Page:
Radical feminists, not only reject historic Christian orthodoxy in favor of neo-paganism and goddess worship, but realizing that in order to change a civilization built on the Bible, the very Bible must be changed. Much of the problems stem from the doctrine of male head-ship... one of the most controversial subjects in the Scripture. Feminists are quite convinced that Head-ship = domination and Subordination = inferiority and denigration. Unfortunately both feminists and an altogether too large a number of traditional church leaders have myopically focused on what they think is Scripture's treatment of, and instructions regarding, the sexes, with complete disregard for what the Scriptures actually reveal. What is certain is that the Biblical concept of male head-ship has all too often been twisted to generate horrible evil.
The WCC and The Catholic Church
Although the Catholic Church is not a formal member of the W.C.C, (because of divergent visions on doctrinal, moral and social questions)
various dicasteries of the Roman Curia collaborate in some of its working groups and commissions. A joint working group between the W.C.C. and the Catholic Church was established in 1965 as one of the first fruits of the Second Vatican Council, and over these past 50 years relations have improved considerably". 
One of the many areas of cooperation is between the church and W.C.C. team is in inter-religious dialogue and cooperation.
On June 21 2018, Pope Francis -the third pope to visit the W.C.C. headquarters - was present for their 70th anniversary celebrations. He was preceded by Pope Paul VI who went to the council headquarters on June 10, 1969 and who hailed the W.C.C. as "a marvelous movement of Christians" and by St. John Paul II who visited twice in 1982.
"On the eve of the pope's trip, Dr Fykse Tveit, a Lutheran pastor of the Church of Norway and general secretary of the WCC since 2010, described Francis' visit as ‘a strong signal of recognition by the Catholic world; a signal that there exists a worldwide ecumenical movement, in which the Catholic Church participates.’"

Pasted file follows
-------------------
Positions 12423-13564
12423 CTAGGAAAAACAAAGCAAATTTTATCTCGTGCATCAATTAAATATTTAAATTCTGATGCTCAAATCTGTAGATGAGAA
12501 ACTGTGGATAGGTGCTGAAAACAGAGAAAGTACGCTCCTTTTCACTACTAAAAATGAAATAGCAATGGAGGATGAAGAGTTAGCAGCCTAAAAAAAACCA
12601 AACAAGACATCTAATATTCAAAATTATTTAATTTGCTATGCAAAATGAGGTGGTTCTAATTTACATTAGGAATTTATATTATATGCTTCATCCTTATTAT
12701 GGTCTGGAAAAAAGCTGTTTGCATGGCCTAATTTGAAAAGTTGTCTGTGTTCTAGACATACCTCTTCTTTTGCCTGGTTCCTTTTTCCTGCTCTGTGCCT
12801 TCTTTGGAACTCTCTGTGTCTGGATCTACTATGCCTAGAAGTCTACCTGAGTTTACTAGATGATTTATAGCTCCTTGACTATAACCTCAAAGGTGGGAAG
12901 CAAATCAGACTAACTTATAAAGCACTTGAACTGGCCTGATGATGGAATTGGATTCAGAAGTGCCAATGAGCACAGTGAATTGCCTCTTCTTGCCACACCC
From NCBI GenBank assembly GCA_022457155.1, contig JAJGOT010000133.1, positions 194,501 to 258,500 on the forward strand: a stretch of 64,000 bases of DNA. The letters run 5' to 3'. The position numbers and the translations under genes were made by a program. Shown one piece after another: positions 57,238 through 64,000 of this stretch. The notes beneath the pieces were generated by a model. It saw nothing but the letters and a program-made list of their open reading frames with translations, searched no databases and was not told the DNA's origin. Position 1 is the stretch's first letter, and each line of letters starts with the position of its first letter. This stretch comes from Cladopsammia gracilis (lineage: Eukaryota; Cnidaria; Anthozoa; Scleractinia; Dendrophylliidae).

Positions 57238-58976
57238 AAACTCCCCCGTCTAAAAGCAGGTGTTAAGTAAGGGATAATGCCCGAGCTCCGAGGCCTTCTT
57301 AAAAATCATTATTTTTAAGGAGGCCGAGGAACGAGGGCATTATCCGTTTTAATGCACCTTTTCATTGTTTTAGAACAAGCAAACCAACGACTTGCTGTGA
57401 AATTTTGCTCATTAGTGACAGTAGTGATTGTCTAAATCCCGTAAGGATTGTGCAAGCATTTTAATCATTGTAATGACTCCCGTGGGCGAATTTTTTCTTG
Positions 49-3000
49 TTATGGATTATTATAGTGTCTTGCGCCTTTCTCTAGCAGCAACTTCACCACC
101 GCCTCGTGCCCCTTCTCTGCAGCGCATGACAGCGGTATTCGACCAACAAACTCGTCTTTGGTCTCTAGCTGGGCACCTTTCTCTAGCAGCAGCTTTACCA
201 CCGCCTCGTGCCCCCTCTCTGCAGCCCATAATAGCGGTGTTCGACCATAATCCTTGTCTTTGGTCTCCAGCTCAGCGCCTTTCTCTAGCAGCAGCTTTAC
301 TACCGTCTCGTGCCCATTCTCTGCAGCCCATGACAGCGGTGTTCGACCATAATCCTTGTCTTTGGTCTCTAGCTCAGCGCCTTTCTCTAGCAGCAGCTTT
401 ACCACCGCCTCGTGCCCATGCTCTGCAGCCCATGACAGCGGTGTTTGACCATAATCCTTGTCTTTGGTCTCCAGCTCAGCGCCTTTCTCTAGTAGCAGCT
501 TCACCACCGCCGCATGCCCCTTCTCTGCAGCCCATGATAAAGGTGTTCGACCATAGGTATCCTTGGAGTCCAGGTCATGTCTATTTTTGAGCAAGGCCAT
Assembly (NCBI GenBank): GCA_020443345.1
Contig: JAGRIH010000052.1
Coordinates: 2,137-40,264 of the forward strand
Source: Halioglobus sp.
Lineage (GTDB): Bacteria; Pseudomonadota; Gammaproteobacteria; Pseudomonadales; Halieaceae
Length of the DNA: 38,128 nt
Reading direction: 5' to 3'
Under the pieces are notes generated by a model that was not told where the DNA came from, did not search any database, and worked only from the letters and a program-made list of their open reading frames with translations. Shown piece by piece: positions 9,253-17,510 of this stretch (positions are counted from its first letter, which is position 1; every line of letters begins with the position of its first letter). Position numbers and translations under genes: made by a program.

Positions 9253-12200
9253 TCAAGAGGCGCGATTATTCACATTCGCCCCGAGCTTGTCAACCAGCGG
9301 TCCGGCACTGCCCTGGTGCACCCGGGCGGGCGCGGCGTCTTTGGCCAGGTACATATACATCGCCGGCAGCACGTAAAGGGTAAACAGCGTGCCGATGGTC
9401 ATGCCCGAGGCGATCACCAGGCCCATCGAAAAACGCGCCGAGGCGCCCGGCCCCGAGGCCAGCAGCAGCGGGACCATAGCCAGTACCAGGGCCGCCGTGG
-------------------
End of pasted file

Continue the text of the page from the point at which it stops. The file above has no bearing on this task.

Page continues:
Footnote I - Monism
Monism is the view that reality consists of one fundamental, ultimate essence. It comes from the Greek mono, which means one. All is one thing, one essential substance; hence, the term substance monism. Therefore, in monism, God, if he exists, and the universe are the same thing. This would mean that energy, motion, matter, thought, consciousness, etc., are all of one substance. However, they are perceived differently. They appear as different things though, in reality, they are ultimately the same essence. Therefore, monism is a fundamental part of the philosophy of pantheism which teaches that all existence is part of the nature of God.  [PLACE IN TEXT]
 The basis of the WCC. https://www.oikoumene.org/en/about-us/self-understanding-vision/basis
 World Council of Churches https://www.oikoumene.org/en/member-churches
 Encyclopædia Britannica, Inc. https://www.britannica.com/topic/World-Council-of-Churches
 World Council of Churches https://www.oikoumene.org/en/what-we-do
 Malcolm Lowe. What Is the World Council of Churches? Gatestone Institute.
 David Cloud. Way of Life Literature The World Council of Churches. https://www.wayoflife.org/database/wcc.html
 What is the World Council of Churches? https://www.gotquestions.org/World-Council-of-Churches-WCC.html
 Gerard O’Connell. America: The Jesuit Review. June 20, 2018. Why Pope Francis’ presence at World Council of Churches matters. https://www.americamagazine.org/faith/2018/06/20/why-pope-francis-presence-world-council-churches-matters